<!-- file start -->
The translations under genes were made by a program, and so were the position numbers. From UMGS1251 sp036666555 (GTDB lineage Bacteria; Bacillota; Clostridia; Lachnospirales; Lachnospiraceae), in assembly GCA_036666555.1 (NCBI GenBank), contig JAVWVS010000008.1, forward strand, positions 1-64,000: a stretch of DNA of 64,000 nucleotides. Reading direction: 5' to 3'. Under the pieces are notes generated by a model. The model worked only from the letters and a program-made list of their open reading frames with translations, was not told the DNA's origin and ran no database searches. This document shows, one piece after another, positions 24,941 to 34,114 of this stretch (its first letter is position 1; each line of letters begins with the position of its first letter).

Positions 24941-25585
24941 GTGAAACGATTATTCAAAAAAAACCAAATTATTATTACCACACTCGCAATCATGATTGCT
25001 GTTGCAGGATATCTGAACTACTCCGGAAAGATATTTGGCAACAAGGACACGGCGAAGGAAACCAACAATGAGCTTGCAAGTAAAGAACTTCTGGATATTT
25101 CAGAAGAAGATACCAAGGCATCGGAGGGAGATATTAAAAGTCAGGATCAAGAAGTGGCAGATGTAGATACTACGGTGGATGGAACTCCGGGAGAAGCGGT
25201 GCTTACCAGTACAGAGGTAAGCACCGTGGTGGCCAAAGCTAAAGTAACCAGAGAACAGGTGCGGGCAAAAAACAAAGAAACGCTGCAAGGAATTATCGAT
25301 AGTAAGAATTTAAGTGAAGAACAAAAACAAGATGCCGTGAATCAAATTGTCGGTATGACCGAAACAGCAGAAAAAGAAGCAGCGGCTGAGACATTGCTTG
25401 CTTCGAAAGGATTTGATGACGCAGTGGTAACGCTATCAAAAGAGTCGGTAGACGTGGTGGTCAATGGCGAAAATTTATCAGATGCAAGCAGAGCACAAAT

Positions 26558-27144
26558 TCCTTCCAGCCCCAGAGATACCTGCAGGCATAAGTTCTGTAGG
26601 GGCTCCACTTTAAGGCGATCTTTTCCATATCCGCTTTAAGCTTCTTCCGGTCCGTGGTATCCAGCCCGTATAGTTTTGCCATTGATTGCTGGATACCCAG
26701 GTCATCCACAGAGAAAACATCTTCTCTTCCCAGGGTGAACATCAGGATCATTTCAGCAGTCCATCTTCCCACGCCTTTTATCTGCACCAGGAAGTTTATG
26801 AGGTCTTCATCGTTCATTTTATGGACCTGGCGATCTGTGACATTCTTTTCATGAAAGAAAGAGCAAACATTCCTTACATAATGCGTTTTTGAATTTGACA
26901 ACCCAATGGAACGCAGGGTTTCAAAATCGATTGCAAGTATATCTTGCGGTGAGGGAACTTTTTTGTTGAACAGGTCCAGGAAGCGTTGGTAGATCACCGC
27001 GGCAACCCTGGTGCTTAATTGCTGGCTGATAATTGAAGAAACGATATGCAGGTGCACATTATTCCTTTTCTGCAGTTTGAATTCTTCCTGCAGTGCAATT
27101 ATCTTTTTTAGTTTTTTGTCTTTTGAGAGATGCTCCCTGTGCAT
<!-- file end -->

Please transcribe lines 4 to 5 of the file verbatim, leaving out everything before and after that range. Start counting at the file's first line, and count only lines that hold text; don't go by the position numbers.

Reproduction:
25001 GTTGCAGGATATCTGAACTACTCCGGAAAGATATTTGGCAACAAGGACACGGCGAAGGAAACCAACAATGAGCTTGCAAGTAAAGAACTTCTGGATATTT
25101 CAGAAGAAGATACCAAGGCATCGGAGGGAGATATTAAAAGTCAGGATCAAGAAGTGGCAGATGTAGATACTACGGTGGATGGAACTCCGGGAGAAGCGGT